I don't believe in morality, but I believe in ethical conduct as set out by His Holiness the Dalai Lama: "Ethical conduct = a way of behaving that respects others’ right to be happy".
Thursday, 13 October 2005
Docu-film by Sabina Guzzanti
A provocative phrase, especially for Italy, where Spain seems to have been forgotten after the electoral victory of Zapatero's social party, was chosen as the title of this motivating documentary film. The only news recently published by the Italian media about Spain, with the sole aim to demonise the current Prime Minister, regarded the “outrageous” approval by the Spanish government of homosexual weddings. [Note that when Aznar was in power, we have witnessed even his daughter’s wedding ceremony on television!]
All of a sudden Ms Sabina Guzzanti,famous Italian comedian, politely banned from the Italian TV channels, reappears, stating that Viva Zapatero simply means “Hurrah for those politicians who keep their promises”. A simple message--as simple as this *domestic* documentary which does not aspire to be either a masterpiece of direction or photography, and even less can be compared to a Fahrenheit 9/11 for depth of investigation or quality of the images.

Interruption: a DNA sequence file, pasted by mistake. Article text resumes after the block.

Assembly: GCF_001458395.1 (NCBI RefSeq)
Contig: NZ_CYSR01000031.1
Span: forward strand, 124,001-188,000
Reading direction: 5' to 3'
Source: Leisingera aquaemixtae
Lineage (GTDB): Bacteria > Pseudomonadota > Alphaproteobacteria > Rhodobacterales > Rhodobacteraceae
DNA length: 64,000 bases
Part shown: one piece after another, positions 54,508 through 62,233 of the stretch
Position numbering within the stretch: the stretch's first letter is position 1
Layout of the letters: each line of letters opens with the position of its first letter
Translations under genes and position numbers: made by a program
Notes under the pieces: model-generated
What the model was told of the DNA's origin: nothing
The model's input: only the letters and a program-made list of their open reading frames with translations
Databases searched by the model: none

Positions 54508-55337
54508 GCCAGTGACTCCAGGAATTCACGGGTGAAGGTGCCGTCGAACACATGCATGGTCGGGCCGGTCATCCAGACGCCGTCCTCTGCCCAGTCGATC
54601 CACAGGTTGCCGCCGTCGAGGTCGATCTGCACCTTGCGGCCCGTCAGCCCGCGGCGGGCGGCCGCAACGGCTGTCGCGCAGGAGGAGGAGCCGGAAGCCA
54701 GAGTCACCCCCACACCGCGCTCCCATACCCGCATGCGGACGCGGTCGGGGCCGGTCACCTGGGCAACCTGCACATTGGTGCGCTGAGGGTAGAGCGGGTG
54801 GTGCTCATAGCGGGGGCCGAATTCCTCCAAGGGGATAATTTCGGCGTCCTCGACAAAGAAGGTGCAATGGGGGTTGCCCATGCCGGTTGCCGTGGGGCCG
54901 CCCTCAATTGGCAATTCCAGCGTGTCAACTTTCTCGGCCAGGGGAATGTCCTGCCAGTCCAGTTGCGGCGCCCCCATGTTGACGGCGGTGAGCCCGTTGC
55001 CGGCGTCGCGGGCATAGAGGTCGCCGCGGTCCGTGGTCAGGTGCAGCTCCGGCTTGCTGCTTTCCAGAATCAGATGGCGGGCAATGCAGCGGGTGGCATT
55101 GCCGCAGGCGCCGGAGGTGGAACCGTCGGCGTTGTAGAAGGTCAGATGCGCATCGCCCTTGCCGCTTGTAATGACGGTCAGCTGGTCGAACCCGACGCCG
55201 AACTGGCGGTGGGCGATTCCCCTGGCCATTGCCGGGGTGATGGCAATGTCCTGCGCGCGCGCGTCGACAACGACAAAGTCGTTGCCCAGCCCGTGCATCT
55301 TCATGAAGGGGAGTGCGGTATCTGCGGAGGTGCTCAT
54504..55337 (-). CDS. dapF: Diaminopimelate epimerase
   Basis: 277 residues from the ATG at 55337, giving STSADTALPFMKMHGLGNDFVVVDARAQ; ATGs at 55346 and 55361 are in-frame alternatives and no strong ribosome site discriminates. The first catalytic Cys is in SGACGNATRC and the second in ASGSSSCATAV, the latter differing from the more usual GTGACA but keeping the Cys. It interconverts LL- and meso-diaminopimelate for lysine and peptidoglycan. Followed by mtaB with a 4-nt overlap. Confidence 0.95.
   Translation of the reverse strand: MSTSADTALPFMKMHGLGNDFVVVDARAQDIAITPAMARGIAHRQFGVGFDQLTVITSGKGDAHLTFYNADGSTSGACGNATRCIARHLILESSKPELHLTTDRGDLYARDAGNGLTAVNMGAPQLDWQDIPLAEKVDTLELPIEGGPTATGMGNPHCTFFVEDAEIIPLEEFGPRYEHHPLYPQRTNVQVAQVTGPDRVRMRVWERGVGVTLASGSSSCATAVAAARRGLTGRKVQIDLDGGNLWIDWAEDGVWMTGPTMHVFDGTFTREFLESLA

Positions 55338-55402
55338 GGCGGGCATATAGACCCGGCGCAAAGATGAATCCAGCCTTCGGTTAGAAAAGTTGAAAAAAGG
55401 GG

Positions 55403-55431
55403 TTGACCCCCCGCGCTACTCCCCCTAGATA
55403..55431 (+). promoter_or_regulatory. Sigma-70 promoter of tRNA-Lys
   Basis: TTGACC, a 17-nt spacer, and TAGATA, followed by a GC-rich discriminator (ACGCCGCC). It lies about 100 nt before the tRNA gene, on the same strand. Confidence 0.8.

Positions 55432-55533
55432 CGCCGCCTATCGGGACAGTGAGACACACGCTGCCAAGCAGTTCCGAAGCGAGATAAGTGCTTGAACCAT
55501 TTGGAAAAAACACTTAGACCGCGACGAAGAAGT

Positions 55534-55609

The fact remains that we do need this movie, almost desperately, in a country falling increasingly down the *hit parades* for freedom of press (according to Reporter Sens Frontière, Italy is at the 40th place, after Chile and South Korea*). The picture emerging from this documentary is of a country that does not respect the different views, degrades journalism and has made television a grottesque vanity show. The recent cut of funds to the popular arts, included in the Financial Bill 2006, will cause a drastic reduction of the arts activities and will endanger more than 60 thousand jobs**. It is therefore important to give honour to the film’s objectives of: informing, investigating, questioning and protesting.
Finally, it is interesting to notice that the satirical television programme by Ms Guzzanti, “Raiot”, was discontinued after the first episode for not being considered satiric and so being defaulting part of the contract with RAI. A puzzled Ms Guzzanti carried out an investigation at the highest levels of RAI, as well as enquiring several politicians on the meaning of “satire”. As predictable--no convincing answers came out. In order to get one, she needed ask some academics and satiric actors (amongst them, Dario Fo, who made a clear distinction between “satire” and “sfotto’” = “mockery”), demonstrating that those who arbitrarily decided to suspend her show do not even know the meaning of “satire” … bless the ignorance!
And long life to freedom of speech, thought and press!
by Arianna Braccioni
You can find the Italian version of the above review on:www.achmatova.blogspot.com